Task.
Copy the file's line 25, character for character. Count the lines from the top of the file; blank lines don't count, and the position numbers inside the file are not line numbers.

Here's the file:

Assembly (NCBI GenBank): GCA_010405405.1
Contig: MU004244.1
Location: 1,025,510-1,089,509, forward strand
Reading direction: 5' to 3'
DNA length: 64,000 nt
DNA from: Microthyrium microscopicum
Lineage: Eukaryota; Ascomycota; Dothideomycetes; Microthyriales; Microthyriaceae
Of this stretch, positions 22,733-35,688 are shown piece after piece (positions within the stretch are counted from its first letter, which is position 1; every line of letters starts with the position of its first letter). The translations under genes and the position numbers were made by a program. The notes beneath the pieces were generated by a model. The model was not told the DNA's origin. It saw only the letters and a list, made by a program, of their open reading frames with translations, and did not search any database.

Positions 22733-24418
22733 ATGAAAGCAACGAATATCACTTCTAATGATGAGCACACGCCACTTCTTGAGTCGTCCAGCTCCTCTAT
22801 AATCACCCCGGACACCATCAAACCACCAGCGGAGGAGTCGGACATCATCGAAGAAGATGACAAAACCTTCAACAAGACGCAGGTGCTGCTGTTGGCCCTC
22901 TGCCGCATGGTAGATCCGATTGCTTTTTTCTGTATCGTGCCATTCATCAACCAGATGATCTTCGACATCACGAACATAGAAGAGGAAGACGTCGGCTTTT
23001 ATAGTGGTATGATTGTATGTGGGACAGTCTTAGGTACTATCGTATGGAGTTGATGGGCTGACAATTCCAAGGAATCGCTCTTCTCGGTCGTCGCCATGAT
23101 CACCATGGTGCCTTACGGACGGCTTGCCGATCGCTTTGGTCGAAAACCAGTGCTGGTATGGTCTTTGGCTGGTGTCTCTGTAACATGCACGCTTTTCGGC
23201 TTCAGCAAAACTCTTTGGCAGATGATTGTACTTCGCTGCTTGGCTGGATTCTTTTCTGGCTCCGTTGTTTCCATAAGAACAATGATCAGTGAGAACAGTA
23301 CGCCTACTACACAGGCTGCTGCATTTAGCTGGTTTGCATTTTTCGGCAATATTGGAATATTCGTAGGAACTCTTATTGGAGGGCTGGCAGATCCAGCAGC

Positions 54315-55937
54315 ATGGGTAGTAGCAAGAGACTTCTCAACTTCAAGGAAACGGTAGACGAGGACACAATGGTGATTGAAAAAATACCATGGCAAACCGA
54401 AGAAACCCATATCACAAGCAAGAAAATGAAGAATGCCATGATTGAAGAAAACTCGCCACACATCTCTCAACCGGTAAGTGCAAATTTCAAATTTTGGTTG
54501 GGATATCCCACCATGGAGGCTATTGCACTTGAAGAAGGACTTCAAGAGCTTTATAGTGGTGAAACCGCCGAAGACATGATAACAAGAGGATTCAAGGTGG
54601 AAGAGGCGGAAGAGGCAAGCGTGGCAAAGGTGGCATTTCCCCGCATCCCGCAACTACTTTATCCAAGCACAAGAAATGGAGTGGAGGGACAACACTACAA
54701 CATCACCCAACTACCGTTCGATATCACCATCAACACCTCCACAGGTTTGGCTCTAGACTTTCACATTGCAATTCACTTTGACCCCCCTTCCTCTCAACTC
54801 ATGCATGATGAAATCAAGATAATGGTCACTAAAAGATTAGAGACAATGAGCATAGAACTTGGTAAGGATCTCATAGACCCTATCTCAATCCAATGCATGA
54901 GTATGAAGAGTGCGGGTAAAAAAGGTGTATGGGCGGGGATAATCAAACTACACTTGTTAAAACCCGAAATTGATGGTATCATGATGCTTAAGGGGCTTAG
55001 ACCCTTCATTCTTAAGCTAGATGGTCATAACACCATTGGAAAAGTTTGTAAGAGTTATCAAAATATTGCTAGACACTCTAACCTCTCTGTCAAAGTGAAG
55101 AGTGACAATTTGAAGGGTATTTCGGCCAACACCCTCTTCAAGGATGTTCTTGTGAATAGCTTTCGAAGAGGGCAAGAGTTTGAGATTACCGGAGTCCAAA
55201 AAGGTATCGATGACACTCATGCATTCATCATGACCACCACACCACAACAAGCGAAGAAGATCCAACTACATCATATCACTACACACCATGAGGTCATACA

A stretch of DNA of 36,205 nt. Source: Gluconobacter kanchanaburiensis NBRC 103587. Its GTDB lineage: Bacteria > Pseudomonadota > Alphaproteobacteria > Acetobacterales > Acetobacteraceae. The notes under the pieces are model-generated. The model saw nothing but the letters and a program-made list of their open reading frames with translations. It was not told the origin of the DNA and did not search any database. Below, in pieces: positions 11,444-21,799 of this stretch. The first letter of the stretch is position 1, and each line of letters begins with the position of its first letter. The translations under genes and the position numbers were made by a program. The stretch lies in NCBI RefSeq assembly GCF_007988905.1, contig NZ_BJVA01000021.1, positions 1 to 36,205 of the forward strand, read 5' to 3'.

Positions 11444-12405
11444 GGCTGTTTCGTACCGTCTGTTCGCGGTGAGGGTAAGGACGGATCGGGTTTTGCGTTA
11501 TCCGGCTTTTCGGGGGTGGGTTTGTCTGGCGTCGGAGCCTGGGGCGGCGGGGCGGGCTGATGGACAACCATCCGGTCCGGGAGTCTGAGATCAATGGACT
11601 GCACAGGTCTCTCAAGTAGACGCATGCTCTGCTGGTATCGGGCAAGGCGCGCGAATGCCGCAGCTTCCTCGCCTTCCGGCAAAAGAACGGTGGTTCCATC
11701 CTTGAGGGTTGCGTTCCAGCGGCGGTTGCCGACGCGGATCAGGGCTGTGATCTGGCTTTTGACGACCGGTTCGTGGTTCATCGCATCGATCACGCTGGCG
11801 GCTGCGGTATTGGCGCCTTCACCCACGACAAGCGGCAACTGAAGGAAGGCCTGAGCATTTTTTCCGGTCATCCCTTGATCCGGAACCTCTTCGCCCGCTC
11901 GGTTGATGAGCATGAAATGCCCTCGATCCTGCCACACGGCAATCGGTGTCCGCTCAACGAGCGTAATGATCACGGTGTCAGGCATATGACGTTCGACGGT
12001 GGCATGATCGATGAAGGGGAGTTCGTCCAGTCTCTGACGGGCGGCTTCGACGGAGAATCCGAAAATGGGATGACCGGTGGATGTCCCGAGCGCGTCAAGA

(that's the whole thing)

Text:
55001 ACCCTTCATTCTTAAGCTAGATGGTCATAACACCATTGGAAAAGTTTGTAAGAGTTATCAAAATATTGCTAGACACTCTAACCTCTCTGTCAAAGTGAAG